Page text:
22 June 2009

Deuteronomy and Sabbath

Deuteronomic polity insists that there is one way to break the seemingly irreversible cycle of debt, poverty, and enslavement, and to forge a new beginning, free of old sin and failures. The sabbatical principle builds into the relentless movement of human life occasions to stop and recover. On the sabbath occasions of life, whether seventh day, the seventh month, the seventh year, or the fiftieth year the word of God announces "Stop and Recover!"
Stop and recover freedom for slaves
Stop and recover fertility for the land
Stop and recover food for the poor
Stop and recover property to its original owner....
In sum sabbath occasions envisions the regular restoration of the world and its manifold relationship to their created order and character. At its core, the holy rhythm that inseparably joins Israel' life and liturgy also summons the community of faith to reclaim and restore God's cosmic purposes through its ministry in the world.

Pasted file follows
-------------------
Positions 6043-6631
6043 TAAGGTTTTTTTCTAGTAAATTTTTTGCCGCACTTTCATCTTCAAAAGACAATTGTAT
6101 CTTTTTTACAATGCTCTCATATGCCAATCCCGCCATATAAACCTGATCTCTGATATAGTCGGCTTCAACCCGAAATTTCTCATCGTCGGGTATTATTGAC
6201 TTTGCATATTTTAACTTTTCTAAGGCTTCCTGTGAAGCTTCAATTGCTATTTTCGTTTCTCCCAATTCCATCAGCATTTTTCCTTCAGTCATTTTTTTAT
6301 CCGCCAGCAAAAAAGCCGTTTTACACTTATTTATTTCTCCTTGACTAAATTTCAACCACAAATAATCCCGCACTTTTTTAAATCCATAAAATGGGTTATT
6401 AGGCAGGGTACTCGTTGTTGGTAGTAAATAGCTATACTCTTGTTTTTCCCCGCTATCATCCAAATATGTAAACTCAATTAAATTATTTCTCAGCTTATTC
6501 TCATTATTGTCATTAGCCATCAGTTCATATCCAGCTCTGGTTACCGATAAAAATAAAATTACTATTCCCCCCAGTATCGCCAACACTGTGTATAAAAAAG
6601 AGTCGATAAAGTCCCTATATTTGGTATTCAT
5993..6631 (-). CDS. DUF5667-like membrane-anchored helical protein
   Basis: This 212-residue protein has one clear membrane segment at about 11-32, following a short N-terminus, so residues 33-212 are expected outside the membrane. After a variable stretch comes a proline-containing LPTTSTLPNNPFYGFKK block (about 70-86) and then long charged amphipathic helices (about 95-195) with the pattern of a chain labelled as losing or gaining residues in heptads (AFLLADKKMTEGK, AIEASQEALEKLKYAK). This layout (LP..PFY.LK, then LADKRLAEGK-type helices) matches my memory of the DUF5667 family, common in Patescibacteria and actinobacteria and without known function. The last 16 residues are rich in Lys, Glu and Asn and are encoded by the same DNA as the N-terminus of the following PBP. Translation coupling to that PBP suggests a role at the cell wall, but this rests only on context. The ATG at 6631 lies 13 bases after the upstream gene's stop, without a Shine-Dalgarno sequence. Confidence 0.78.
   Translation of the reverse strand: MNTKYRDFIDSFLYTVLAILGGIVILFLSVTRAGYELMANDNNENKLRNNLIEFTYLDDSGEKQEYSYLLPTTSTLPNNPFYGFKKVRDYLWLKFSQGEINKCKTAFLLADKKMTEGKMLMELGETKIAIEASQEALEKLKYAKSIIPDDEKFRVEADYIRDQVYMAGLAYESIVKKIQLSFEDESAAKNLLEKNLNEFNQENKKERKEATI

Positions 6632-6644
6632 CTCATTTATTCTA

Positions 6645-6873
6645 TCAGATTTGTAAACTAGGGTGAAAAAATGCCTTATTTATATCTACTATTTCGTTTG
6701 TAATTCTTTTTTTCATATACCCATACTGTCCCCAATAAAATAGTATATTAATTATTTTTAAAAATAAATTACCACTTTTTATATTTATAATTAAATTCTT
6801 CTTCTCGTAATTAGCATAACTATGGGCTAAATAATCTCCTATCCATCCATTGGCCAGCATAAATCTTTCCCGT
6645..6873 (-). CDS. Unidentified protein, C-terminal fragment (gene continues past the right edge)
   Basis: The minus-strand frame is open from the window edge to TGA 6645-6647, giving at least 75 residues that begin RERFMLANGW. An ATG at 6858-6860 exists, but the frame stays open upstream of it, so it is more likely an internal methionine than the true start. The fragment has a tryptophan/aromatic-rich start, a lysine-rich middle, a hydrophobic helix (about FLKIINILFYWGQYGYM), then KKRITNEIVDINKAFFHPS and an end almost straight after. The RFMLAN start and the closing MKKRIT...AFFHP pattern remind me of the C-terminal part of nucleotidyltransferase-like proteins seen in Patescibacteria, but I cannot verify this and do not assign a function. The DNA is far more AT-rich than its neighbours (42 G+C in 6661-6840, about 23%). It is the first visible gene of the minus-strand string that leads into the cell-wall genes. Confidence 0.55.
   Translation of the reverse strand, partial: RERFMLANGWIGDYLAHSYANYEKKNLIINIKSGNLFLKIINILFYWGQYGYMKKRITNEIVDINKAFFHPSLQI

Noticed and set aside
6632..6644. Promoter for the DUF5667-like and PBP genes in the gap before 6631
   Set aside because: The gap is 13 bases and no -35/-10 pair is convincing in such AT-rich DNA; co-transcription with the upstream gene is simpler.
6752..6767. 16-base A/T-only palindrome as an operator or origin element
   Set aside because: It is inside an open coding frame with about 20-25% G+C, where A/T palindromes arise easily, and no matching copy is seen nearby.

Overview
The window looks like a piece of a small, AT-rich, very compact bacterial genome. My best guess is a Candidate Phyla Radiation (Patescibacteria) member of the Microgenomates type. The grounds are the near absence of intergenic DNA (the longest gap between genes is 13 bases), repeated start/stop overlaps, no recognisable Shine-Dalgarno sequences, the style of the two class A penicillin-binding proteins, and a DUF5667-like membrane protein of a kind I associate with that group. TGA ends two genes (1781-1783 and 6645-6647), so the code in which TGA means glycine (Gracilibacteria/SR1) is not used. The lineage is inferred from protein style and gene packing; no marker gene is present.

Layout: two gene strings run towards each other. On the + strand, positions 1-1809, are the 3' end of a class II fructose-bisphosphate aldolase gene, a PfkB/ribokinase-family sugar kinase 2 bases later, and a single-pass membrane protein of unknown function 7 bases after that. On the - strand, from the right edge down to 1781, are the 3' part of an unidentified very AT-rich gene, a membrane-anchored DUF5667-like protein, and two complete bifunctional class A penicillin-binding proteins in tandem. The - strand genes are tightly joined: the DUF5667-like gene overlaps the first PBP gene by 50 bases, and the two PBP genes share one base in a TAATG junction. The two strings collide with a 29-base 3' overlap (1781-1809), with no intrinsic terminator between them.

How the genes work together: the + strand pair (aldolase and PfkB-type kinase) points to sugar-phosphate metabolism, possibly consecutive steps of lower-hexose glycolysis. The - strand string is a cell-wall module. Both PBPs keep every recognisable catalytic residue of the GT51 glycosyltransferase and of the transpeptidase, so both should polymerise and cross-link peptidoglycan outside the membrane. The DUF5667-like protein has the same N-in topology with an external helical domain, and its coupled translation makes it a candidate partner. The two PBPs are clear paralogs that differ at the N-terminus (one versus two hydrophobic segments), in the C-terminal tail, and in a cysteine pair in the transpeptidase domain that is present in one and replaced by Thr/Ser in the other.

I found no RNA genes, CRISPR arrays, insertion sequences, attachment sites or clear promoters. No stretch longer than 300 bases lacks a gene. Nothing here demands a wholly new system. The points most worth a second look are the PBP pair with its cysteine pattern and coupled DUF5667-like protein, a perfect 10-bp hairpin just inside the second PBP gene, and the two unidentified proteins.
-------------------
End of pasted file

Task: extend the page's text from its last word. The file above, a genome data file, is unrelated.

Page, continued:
from: Balentine "The Torah's Vision of Worship"

Kingdom evangelization

Jesus' kingdom evangelization, in its present dimension as the in-breaking action of God through human lives and societies, takes the shape of prophetic denunciation of personal and public sin; of confrontation of powers and institutions; of unmasking ideologies and traditions; of challenge to unbelief, prejudice, and hostility; and of challenge also to triumphalistic belief. Finally, it takes the form of repentance, conversion, and radical discipleship.

This was Jesus' confrontational evangelization. It calls for a verdict. It demands an options. "Repent ... and believe ... the kingdom if comming."

Arias, Mortimer. "Announcing the Reign of God." p 53.

Fertility and Justice

Reading Brueggemann's "The Land: Place as Gift, Promise, and Challenge in Biblical Faith."

Lots of interesting - but often overdone - ideas; typical Brueggemann.

In his final chapter his premise is that there is a link between economics and sexuality; between the way we treat women and the way we treat the land. I'm not yet sure what I make of it.

He does make one very interesting observation: both promiscuity and domination both reduce women to a comodity; they both dehumanize and objectify.